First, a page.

No one knows her past, and that is just what she wants. Alice, late 40’s, friendly, a bit shy, never complaining enjoys working as a gardener at Frankfurt’s main cemetery. She recapitulates the names and dates on the grave stones – mayors and city councils, benefactors and financial genius, Sinti and Roma – she enjoys the green oasis that surrounds her und during her free time she roams around the city on her bike. When during works at the cemetery’s WWII some hashish plants are found in this hidden part of the cemetery, a bad time begins for her and her foreign colleagues, with whom she gets along well: notice, legal proceedings, media hunting. Alice is torn out of her silent world and the past catches up. Family secrets and fears haunt the labile and melancholic woman up in her attic room in the West End of the city. Who can help her, who gets her out of her self-imposed solitude? Who give her back her work and her self-esteem?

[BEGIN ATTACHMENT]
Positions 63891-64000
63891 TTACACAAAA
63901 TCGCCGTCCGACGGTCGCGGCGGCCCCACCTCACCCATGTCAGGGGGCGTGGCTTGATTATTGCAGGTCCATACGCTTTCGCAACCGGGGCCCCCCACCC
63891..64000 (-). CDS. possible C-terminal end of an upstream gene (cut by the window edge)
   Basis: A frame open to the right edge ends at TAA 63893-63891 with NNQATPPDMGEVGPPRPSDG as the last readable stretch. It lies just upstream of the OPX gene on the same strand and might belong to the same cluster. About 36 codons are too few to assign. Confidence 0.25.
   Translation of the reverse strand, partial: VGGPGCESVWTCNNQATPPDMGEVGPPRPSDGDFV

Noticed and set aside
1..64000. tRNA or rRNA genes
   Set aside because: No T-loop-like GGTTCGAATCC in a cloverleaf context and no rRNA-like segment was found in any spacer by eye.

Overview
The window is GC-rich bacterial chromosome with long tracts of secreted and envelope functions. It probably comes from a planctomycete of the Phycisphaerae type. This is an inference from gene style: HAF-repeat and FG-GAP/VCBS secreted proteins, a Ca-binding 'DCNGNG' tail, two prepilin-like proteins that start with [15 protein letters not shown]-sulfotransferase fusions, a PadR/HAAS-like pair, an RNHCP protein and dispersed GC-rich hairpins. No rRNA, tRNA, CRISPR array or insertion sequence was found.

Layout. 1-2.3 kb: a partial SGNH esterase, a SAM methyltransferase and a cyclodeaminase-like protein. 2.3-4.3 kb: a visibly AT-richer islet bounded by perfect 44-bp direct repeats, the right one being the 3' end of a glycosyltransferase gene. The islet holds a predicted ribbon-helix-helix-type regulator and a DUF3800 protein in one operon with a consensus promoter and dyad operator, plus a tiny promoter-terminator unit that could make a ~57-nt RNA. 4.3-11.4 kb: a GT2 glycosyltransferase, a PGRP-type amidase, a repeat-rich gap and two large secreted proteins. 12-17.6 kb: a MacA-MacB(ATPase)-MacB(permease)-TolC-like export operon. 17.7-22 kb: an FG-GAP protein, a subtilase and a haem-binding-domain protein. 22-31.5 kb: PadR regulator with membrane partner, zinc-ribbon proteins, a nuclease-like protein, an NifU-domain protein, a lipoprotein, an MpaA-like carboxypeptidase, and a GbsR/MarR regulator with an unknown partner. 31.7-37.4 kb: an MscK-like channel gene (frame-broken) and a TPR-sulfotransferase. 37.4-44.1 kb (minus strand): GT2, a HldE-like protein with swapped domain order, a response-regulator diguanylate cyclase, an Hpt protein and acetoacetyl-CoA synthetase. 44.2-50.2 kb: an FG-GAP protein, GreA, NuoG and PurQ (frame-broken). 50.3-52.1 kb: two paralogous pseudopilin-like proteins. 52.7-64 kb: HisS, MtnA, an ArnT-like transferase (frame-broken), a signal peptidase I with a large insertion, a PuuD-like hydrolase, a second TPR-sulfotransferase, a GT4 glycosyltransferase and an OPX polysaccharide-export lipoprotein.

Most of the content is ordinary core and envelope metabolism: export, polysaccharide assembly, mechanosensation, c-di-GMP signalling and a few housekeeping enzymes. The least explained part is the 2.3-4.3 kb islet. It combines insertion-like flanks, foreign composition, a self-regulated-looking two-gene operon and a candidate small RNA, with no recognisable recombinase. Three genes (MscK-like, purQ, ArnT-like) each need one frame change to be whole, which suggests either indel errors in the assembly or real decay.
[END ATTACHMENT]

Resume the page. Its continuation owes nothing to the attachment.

In her novel Monika Carbe revives the world of the 1990s, a time when the boundaries of the known world order were redrawn and right-wingler started to speak up. Her novel is a warning to society and at the same also a paean for the multicultural environment of Frankfurt, while it its own past preserves, cherishes, nourishes and replants its own past on its main cemetery.
Born in 1945 in the theater town of Meiningen in Thuringia, grew up in Herford in Westphalia and occasionally also in Copenhagen. She studied German, philosophy and Indology in Marburg an der Lahn and graduated 1971 with a thesis on Thomas Mann. After two decades of full-time educational activities in adult education, she decided in the 1990s to work as a freelance writer and literary translator. She writes poetry, prose and essays, reviews, and art reviews for newspapers and magazines and has translated many works from Turkish and English. Monika Carbe now lives in Frankfurt am Main.